The father squatted down on the patch of mud and dead grass. The little boy, maybe five or six, stood beside him, watching closely as his father pushed the metal legs of the stand into the soft earth, which in January should have been bedrock. The father straightened up, stepped back, placed his hands on his hips to survey what they had just planted: a plastic blue and gold sign that read “PETE 2020.” The little boy looked up at the father, gauging his reaction—was this okay? Was this good work? Did we do it right? The father returned the boy’s expectant gaze with a short nod. He lifted his hand, palm out to invite the universal “high-five;” the little boy responded with a speed that would make Pavlov blush with pride. I watched the pair cross the street from the narrow traffic median. The father placed his hand protectively across the little boy’s back as they prepared to cross the street. Their heads swiveled in sync, glancing left and right to check for oncoming traffic. All clear, they walked over to the adjacent parking lot where they loaded themselves into a car and drove off.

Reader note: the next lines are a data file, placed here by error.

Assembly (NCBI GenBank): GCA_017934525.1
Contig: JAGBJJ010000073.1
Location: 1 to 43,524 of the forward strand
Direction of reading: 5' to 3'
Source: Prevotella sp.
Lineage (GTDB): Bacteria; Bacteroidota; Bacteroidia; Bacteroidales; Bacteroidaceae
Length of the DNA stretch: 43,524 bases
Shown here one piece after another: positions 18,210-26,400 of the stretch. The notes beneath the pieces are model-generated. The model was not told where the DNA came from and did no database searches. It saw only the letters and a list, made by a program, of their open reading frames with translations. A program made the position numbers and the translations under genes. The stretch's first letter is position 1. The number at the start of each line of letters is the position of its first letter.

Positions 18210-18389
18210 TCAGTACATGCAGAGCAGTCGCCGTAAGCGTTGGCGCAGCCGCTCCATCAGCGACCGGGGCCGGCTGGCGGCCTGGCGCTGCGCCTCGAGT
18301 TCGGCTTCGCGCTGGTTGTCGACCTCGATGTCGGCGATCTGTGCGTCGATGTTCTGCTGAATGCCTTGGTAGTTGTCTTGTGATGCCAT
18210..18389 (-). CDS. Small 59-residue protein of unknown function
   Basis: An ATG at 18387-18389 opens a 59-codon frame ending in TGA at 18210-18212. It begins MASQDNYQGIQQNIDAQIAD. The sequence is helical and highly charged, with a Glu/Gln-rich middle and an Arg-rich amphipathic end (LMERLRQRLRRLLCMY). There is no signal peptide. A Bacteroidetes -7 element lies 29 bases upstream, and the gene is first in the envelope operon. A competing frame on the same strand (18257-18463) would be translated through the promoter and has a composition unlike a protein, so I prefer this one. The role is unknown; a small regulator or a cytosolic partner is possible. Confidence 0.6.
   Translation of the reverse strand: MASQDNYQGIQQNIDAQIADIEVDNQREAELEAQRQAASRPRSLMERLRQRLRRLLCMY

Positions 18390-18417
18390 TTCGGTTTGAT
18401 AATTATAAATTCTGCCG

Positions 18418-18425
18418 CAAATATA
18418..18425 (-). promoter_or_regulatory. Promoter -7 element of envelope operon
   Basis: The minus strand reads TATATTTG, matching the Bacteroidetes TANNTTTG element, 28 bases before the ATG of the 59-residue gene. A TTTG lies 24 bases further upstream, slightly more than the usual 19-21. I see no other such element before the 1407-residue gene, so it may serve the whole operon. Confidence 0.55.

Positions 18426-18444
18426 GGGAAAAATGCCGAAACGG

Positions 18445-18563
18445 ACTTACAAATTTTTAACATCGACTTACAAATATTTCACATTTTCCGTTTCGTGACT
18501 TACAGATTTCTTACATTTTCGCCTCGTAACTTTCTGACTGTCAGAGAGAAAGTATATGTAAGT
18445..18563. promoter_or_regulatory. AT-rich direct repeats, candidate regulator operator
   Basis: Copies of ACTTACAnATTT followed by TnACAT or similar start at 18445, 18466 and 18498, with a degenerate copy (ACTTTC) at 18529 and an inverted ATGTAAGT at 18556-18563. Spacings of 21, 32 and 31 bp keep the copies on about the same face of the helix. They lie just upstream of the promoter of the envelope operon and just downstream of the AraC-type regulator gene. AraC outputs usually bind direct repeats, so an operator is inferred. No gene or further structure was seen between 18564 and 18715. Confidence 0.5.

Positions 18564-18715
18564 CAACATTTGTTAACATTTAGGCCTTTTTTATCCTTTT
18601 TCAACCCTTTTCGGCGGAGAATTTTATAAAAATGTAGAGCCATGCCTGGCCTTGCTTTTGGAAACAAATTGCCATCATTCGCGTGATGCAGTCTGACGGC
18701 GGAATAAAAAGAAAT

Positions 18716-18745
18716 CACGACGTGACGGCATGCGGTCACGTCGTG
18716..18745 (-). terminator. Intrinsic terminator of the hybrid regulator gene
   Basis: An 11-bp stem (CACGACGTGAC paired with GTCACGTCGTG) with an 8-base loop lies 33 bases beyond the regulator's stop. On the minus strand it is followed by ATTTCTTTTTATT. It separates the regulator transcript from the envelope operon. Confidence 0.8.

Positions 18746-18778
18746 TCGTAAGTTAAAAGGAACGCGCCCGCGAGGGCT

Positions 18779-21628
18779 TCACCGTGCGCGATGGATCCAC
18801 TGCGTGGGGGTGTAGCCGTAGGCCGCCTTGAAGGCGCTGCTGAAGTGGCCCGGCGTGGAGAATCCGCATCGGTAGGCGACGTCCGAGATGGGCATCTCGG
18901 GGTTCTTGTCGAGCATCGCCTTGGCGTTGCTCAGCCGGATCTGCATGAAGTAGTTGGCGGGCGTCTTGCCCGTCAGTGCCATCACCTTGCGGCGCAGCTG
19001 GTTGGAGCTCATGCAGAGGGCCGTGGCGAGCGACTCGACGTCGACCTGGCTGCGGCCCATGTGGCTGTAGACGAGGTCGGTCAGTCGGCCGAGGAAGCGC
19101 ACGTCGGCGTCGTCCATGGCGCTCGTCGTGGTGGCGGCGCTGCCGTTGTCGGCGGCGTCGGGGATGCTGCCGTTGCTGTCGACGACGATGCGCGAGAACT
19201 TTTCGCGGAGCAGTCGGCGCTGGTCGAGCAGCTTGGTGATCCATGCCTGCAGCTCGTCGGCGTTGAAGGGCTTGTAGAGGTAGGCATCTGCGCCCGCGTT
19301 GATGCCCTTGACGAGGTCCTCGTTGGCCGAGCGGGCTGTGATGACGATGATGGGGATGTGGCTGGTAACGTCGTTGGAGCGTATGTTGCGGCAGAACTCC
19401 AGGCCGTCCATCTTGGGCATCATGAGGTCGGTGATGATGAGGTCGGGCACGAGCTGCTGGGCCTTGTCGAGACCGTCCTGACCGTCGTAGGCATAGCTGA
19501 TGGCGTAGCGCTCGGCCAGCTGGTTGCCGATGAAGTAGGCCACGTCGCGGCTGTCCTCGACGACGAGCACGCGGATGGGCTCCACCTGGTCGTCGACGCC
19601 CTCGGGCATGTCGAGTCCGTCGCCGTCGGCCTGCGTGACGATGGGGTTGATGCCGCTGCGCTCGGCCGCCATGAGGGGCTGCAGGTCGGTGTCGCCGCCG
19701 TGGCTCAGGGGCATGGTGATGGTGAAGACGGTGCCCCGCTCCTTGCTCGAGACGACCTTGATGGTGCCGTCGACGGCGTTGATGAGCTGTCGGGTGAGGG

The simple scene filled me with gooey hope. “When you know better, do better,” wrote Maya Angelou. This is the simple message Greta Thunberg has taken with her around the world: here is what we all know, what is proven in scientific data, what can be ignored, but cannot be unknown. Do better. I’m only finding my way to better in these last three years, mostly out of outrage and despair. I’d be lying if I didn’t admit that becoming more politically tuned-up was also an attempt to alleviate the shame of my white, cisgendered privilege, which at times feels like it has subterranean depths. I might lose points for lateness, but I’m willing to do extra credit.